Ever since I was a child, I felt like a weirdo. In primary school, it was okay, though, because I was the weirdo that everyone knew and liked. But at age 12, something happened that changed my whole life and forced me to reconsider myself: My father accepted a job in France. We left my native Hungary and moved to a new country where I didn’t have any friends, and I didn’t even speak the same language. A truly challenging situation (or in my words at the time: the “worst case scenario”) for someone who is highly sensitive as well as an introvert — which I was unaware of being.
Needless to say, I really struggled to make friends, let alone connect with people. First and foremost, it was because of the language barrier (I somehow became friends with a Chinese girl, though – we spoke in a kind of sign-smile language). But that wasn’t the only reason; I was quiet, reserved, and shy. Even though I learned French in about six months, no one knew this for several more months because I didn’t speak at all. When I did, everyone was astonished at my great pronunciation and grammar.
Although I was bright and studious — the opposite of a problem child — teachers were not happy with me. They urged me to speak up, to be more open, to start conversations with classmates I didn’t know. They wanted me to make friends, basically, but in my world, the methods they suggested seemed intrusive and obnoxious. How could I just speak to random strangers, asking them random stuff? I would hate for someone to do that to me. But here, it seemed to work for everyone. I know that it is culturally determined – French people are direct and frank, but Hungarian people like me, not so much. But I realized that there was something else.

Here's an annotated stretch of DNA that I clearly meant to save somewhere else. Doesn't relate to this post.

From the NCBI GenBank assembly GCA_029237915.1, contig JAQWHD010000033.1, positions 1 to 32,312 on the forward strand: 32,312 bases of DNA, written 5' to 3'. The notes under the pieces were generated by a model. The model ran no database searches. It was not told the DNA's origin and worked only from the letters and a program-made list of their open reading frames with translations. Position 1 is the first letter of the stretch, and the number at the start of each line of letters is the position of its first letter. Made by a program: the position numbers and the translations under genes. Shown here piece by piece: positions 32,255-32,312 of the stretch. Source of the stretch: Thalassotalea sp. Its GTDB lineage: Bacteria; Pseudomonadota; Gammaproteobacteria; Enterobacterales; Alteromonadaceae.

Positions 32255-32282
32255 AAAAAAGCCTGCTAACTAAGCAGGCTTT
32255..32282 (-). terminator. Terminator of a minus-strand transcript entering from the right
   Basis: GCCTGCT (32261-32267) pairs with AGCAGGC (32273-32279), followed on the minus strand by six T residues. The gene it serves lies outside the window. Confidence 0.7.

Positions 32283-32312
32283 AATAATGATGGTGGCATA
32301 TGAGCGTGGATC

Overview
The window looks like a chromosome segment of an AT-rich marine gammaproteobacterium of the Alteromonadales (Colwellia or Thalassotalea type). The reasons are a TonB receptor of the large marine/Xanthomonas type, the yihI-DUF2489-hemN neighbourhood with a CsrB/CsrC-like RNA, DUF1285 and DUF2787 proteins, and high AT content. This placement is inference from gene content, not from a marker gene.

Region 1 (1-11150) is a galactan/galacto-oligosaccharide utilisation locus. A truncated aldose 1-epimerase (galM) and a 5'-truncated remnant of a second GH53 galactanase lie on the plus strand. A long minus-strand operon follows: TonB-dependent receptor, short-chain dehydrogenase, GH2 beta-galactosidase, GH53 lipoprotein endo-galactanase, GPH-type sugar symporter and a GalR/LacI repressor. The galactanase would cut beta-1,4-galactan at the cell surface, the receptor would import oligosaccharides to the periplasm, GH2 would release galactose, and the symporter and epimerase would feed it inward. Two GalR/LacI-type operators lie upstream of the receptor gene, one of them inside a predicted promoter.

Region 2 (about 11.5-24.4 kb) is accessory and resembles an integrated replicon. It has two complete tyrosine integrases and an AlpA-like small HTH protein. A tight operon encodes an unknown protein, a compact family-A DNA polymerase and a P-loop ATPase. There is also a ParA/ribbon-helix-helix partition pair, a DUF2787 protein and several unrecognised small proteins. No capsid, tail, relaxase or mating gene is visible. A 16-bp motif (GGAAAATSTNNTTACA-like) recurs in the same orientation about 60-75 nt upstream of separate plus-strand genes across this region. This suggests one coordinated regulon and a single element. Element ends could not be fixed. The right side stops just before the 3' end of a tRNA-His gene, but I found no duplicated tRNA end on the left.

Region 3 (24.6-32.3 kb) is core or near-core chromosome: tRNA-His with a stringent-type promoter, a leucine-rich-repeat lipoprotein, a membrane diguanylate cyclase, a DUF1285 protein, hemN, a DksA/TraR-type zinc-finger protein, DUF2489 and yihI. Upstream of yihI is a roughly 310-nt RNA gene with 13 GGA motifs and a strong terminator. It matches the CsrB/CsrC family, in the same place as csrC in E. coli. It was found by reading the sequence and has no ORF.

I was a classic introvert, but my community wasn’t having any of it. They wanted me to be an extrovert. I know they meant well; they felt like it was the only way for me to succeed and be happy. But not being accepted for who I was had a major impact on my self-esteem and self-confidence.
It made me remember that I already had some issues with speaking up and making connections with strangers back home. I was afraid that something was wrong with me. I felt that I had to improve and change to be someone else. I only knew a few people who were like me, quiet and shy. And even I thought that they were a bit weird; their way of being was nowhere near the norm.
Some Unhealthy Coping Mechanisms
This mindset obviously led me to some very unhealthy coping mechanisms. I beat myself up every day that I didn’t speak more or strike up conversations easily. At about 17, I came in contact with alcohol and realized pretty quickly that drinking makes me more extroverted. I started to use and abuse it. One summer, I drank every single day, and I felt accomplished and happy because I made a lot of new connections and had tremendous fun with my friends.
But deep inside, I was often miserable. Sometimes, being an introvert hit me like a hammer. Why couldn’t I just walk up to a person like everyone else and have a conversation? What was wrong with me? If there was a miracle cure, I would have taken it because no one – not my parents, not my extroverted friends, not my first love – seemed to understand me.
I considered going into therapy because of my shyness, but I never actually did. Calling a complete stranger to ask for help? No, thank you!
Then, some years ago, I did it – for completely different reasons, and it was one of the best decisions of my life. It took me almost three years of therapy and extensive reading about my personality type (INFP) to finally figure it out. I was different, sure, like everyone is different from one another. But I wasn’t weird or faulty — I was special (my therapist still repeats that phrase to me every time we meet). Only 4 percent of people fall under this personality type, and we are the official weirdos (in a good way) in the MBTI universe. No wonder I always felt out of place! And no wonder that teachers kept trying to change me; they just didn’t understand how I function. And neither did I, which meant I couldn’t explain to them what was going on in my mind.